One of the things that a lot of people don’t know if they’re not an entrepreneur is what motivates entrepreneurs. Most people think people start businesses to make money. What I learned in my research and my own life was that I was an entrepreneur. A lot of entrepreneurs are entrepreneurs because they’re about control, and trying to control the world around them, “This is what I want to do. This is how much I want to make. This is who’s going to work for me. This is who we’re going to work for.” It becomes about trying to control the entire universe.

We were joking about how I live in the woods here. Even to the point where I’m going to live by myself in the woods behind a gate. You end up manifesting this life you want and entrepreneurship is a seductive path to think you can get there. I found that for me, I was able to control a forceful and compelling personality. We’ve built a company. We’re Inc. 500 and all these things. In the end, control is elusive.

You don’t have control over the universe. I don’t want to get into a whole metaphysical thing, but ultimately you still get older. Pandemics and all these things happen. I’m not in control like I thought I was. I’m putting all this energy into being in control. Many systems that are sold to business owners are about control, “Gets your sales in shape. Whip your team into place.” That’s a long way to say where I’ve been going.

There are elements there that I resonate with. I’ve come to the observation or belief that the only thing that we can ultimately control is ourselves, or how we think about and process what’s happening in our minds and around us. If you can, take us a little bit deeper into your path. When you had that feeling either bubbling up or maybe it was sitting there for a while, a lot of people in a similar position might say to themselves, “I want to do this other thing. This is maybe more the direction I should go.”

Especially if you invested so much time and energy in building a business. I mean in your case it might be different and I’d love it if you could give a little bit more context, but for some people, there is fear around leaving something that they’ve spent so much time building because they might lose income or opportunities. What happens if this new idea doesn’t pan out?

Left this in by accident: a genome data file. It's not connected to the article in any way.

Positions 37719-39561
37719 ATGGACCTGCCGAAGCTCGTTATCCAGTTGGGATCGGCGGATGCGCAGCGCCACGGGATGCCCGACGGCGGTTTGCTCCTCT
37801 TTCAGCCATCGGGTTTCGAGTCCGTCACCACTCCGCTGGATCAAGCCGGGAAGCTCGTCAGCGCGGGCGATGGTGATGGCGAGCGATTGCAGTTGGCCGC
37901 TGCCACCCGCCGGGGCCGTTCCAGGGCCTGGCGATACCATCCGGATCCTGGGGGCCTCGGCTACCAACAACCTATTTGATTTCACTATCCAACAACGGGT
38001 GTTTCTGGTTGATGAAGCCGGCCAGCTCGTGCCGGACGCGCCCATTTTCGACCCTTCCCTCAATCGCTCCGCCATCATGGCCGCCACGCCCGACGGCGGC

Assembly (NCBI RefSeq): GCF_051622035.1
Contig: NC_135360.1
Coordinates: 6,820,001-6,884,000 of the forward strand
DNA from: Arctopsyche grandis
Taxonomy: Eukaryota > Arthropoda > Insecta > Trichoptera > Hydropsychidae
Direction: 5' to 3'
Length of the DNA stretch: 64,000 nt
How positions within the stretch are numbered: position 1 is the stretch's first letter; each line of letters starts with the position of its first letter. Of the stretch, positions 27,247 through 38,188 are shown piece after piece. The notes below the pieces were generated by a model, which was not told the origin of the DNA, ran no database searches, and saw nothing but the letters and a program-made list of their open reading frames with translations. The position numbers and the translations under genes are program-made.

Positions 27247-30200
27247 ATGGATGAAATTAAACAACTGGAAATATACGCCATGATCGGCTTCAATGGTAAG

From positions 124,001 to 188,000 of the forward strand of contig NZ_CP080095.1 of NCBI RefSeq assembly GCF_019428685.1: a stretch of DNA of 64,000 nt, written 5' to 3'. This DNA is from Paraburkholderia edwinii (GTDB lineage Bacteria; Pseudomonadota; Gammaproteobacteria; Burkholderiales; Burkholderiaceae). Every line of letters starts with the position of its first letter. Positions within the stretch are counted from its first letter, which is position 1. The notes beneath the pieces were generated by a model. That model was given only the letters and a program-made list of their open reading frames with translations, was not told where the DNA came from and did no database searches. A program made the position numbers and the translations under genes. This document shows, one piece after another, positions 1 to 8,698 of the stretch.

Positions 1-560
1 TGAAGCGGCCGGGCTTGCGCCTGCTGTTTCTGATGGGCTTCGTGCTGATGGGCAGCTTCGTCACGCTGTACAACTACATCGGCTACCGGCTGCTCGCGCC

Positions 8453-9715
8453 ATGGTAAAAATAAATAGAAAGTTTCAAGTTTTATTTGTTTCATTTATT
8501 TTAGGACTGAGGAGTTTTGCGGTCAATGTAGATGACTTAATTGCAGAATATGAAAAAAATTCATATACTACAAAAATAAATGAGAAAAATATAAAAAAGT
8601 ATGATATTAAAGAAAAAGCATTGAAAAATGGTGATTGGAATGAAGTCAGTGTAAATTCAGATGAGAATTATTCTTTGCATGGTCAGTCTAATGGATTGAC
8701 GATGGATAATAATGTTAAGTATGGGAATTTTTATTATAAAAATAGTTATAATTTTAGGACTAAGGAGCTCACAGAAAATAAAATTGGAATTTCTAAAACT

CSP Bill Troy | Elevate Your Consulting Business

Take us through what ultimately gave you the comfort or helped to propel you to take that leap and any lessons that you learned around that. Oftentimes, people have that same feeling inside. They want to try or do something within their business that’s a bit different or something completely different, but they don’t take that step. I’d love to hear a bit more about your experience with that.

It doesn’t seem right to say that you’re blessed and cursed. In some ways, you can be blessed that you’re cursed. You can set up a list of things you want to accomplish in your life and you can check all those boxes off. In a way, that’s where I got to. It’s like, “I have that and I’m not happy. I’m not any happier than I was before when I had nothing or I didn’t do anything.” I basically eliminated every external excuse and realized it’s got to be in here. Happiness isn’t coming from anything external to me. I’ve done it all. I’ve run for decades on marathons, Inc. 500 business, and live in the woods. You start checking these out and it’s like, “What’s left? It’s me.”

This relates back to what you spent a lot of time talking with folks about in this show. It’s the idea of a coach. Polaris grew out of a coach that I used to find my own path personally. What I came to realize was that what I needed to do was go into discomfort. What I was focused on was control. What I really was doing was trying to isolate myself from all discomfort. I want to have whatever whiskey I want to have. I’m trying to eliminate all discomfort in my life. At the point that you eliminated everything that’s uncomfortable and you’ve got everything, it’s like, “It didn’t work.”

What I discovered was that the way to true happiness and true growth is to go through discomfort and embrace it. You use a little analogy here that we use in our Polaris work, which is thinking about physical growth. If you’re going to get better physically, you’re going to get faster, stronger, more flexible, whatever you’re going to do, you’re going to go through some physical discomfort. We all understand you’re going to have sore muscles, out of breath, and sweating. If not, it doesn’t feel good, yet you embrace that because you know that on the other side of that discomfort is better performance, more capacity, and more capability.

You embrace physical discomfort when you’re going through physical training. A lot of us have never realized and never been taught that it’s the same with mental discomfort. You need to go through mental discomfort or the mental and emotional version of sore muscles and being out of breath in order to get stronger and better and have more capacity in that area.